|Treat Champagne Like Beer
|Town Stinks From Beer
|A brewery is being blamed for a
Pennsylvania town's bad case of beer
breath that has engulfed the area.
City Brewing Co. has beer forced to
temporarily halted production at its
plant in Latrobe after residents
complained of a foul odor coming
from the municipal sewage plant.
Officials say sugary drinks now being
produced along with the beer at the
brewery are causing wastewater
Municipal authority manager Tom
Gray says the stench has been going
on for weeks. The Department of
Environmental Protection send an
inspector to the brewery who
promptly shut it down.
The Latrobe plant used to brew
Rolling Rock beer which is currently
produced by A-B in Newark, NJ
Among many beers the plant now
produces the iconic Iron City beer.
|Champagne may be a symbol of life at the top, but it is best
poured into a tilted glass just like that other sparkling
beverage, the plebeian beer, according to a new study.
That’s because the bubbles — or dissolved carbon dioxide —
in Champagne release its aroma and cause a tingly feeling
that heightens the drinking experience. The higher the
concentration of bubbles, the better.
The best way to keep the bubbles in the beverage, as any
beer drinker knows, is to let the liquid tumble gently down the
side of a tilted glass. When Champagne is poured into a glass
held vertically, it loses twice the amount of bubbles, said
Gerard Liger-Belair, the study’s lead author and a physicist at
the University of Reims, in the heart of France’s wine district.
The scientists measured bubbles in glasses of Champagne
poured in the traditional way and in the beerlike way at three
different temperatures. They found that the loss of bubbles is
further minimized when Champagne is served chilled.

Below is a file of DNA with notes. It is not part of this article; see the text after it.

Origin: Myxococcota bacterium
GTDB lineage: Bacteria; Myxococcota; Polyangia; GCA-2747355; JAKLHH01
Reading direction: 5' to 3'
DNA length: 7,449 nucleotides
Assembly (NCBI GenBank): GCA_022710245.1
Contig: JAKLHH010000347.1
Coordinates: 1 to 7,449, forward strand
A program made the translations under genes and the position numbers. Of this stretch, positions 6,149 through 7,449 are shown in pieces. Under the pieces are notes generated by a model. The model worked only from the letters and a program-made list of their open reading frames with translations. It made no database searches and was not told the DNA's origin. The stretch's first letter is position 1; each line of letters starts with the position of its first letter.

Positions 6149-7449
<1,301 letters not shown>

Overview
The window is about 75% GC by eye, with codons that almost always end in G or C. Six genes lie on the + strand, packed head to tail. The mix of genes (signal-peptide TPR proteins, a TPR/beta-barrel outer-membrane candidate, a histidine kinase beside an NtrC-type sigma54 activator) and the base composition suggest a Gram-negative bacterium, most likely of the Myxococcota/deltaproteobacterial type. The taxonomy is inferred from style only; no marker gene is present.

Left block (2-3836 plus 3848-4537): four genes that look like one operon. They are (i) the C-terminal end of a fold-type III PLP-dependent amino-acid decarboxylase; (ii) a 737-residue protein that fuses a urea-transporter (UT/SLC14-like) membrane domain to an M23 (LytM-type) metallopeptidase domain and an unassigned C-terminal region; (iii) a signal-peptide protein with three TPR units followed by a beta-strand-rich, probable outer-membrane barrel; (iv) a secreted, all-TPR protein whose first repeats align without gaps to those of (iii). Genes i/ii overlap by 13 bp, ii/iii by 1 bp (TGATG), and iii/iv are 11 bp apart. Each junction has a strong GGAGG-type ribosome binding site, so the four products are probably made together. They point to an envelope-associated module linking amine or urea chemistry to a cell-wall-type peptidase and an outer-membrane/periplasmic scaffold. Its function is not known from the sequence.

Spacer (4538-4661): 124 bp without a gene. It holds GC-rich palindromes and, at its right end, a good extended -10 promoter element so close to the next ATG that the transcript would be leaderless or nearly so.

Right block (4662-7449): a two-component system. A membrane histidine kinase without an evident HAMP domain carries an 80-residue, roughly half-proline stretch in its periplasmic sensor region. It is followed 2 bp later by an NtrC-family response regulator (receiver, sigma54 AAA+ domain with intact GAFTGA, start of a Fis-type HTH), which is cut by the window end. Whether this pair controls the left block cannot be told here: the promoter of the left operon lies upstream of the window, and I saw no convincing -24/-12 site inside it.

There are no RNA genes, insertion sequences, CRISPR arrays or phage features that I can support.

Science, however, isn't likely to cause a change. “It would be
very provocative to pour Champagne in this way for many
French,” Dr. Liger-Belair said. “Champagne is a universe
which is very traditionally bent.”
Women who drink regular beer may be increasing their risk of
developing psoriasis according to a recent study. Researchers from
Brigham and Women's Hospital, Harvard Medical School, and Boston
University tracked 82,869 women who had not initially been diagnosed
with psoriasis for about 15 years, from 1995 through 2009.
The researchers found that even relatively moderate amounts of beer
seemed to increase the risk of psoriasis, with 2.3 drinks a week driving
up the risk almost 80%. At five beers a week there was more than
doubled the risk of being diagnosed with this skin condition to drinkers
as compared with teetotalers. The study determined that strong
beers were much more of a culprit than light ones, wine or other spirits.
According to the report "Alcohol may induce psoriasis via multiple
mechanisms, including immunological changes such as keratinocyte
proliferation and up regulation of pro-inflammatory cytokines. Other
potential mechanisms include an increased risk of infection and
mechanical trauma, which are well known to trigger psoriasis."
These findings however were contradicted a similar study done last
year so if you really enjoy beer the best advice is to keep doing so.
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